In addition to providing police officers and first responders with information about autism symptoms more generally, an important next step is to teach first responders how individuals with ASD might behave in a crisis. In particular, emergency personnel need to understand how individuals with ASD might act when they are scared, agitated, confused, overwhelmed, or in pain.

A Child or an Adult Diagnosed with an Autism Spectrum Disorder May:

  • Avoid eye contact.
  • Walk away from family residence or group home to stores, shopping centers, local pools, or other places they enjoy. They may wander into traffic, not understanding environmental dangers.
  • Be overstimulated and not comply appropriately to police or first responders’ instructions. For example, they may not respond to directives such as “come here”, “get out of the street” or “let me see your hands.”
  • Become preoccupied with certain objects or interests, such as planes, trains, fire trucks, or movies.
  • Repeat or echo phrases, words, or actions.
  • Not know how to relate, talk, or play with others.
  • Have sensory sensitivity, manifested by stereotypical behaviors which may include covering their ears, flapping their hands, spinning, toe walking, or making unusual noises among others.
  • Become agitated due to the disruption in their routine.
  • Have unusual reactions to the way things in the environment look, feel, smell, sound, or taste.
  • Not speak at all or may not be able to communicate their wants or needs effectively.
  • If verbal, may have difficulty understanding questions or may respond noncontextually. For example, they may simply script from a movie, speak about their special interests, or provide answers that appear to be evading the questions posed.
  • Be unable to communicate that they are in pain.

A first responder will be able to interact more appropriately with a person with autism if he or she is able to recognize that the person may have ASD. It may also be helpful if the first responder becomes familiar with the following crisis response and intervention safety habits.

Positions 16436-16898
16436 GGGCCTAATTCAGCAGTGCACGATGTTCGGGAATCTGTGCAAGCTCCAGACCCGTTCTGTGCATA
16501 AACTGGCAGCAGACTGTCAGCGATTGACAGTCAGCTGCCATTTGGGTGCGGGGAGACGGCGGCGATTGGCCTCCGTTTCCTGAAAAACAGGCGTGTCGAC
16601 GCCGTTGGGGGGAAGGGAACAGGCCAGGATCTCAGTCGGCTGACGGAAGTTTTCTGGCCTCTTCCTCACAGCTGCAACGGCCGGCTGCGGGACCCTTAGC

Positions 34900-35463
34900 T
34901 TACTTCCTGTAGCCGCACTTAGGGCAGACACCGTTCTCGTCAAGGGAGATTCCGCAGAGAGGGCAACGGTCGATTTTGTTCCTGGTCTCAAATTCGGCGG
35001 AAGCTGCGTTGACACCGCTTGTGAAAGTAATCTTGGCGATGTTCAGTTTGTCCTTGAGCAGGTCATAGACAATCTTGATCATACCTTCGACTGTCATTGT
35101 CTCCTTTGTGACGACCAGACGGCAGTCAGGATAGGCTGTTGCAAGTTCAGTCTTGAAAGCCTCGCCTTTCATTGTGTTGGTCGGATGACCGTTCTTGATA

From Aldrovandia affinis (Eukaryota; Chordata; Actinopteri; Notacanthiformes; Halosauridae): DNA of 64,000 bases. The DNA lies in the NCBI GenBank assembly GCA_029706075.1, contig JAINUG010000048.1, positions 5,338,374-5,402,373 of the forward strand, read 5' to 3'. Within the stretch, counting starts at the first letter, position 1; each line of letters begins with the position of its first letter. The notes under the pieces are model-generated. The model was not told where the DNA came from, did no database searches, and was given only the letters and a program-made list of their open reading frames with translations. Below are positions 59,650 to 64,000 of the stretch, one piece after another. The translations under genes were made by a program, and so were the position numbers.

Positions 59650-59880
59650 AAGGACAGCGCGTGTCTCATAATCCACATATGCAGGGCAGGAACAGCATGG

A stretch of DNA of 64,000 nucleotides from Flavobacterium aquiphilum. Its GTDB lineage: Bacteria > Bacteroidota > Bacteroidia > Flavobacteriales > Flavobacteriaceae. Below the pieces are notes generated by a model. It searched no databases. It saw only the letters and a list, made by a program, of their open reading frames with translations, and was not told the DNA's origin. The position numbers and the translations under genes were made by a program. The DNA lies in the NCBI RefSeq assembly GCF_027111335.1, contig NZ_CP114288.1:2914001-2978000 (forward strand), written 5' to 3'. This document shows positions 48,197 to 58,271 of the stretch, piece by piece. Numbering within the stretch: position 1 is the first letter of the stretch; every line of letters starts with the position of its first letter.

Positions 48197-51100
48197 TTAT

Crisis Response and Safety Habits:

  • Take 30 seconds to assess the situation and the scene before responding.
  • Remain calm.
  • Use an even, controlled tone of voice with minimal directives, including simple phrases and visual cues such as pointing or using simple gestures that may be easily understood by minimally verbal individuals.
  • Pay close attention to the person’s body language, tone of voice, gestures, and any other signs of potential fear or agitation.
  • Practice trauma-informed care and assume that everyone has experienced some type of trauma and is easily startled.
  • Respect personal space, except when it is necessary to approach the person. Remember that getting too close may increase agitation in some individuals with ASD. Ask the person or someone familiar with the individual with ASD what they want/need while maintaining a safe distance.
  • If possible, recruit familiar and trusted persons to assist you in understanding how to approach the individual.
  • Reduce stimulation and allow time and space for the person to process information and requests. For example, it might be helpful to clear the area of additional people, turn off the lights of the emergency vehicles, and eliminate other extraneous noises as much as possible.
  • Be prepared and practice situational awareness. Know your surroundings and the location of the closest exit.
  • Deflect aggression and block self-abuse when and if possible. If a physical intervention is necessary because the situation is unsafe, establish control in a safe, non-threatening manner. Remind the person that you are there to help.

Awareness is Essential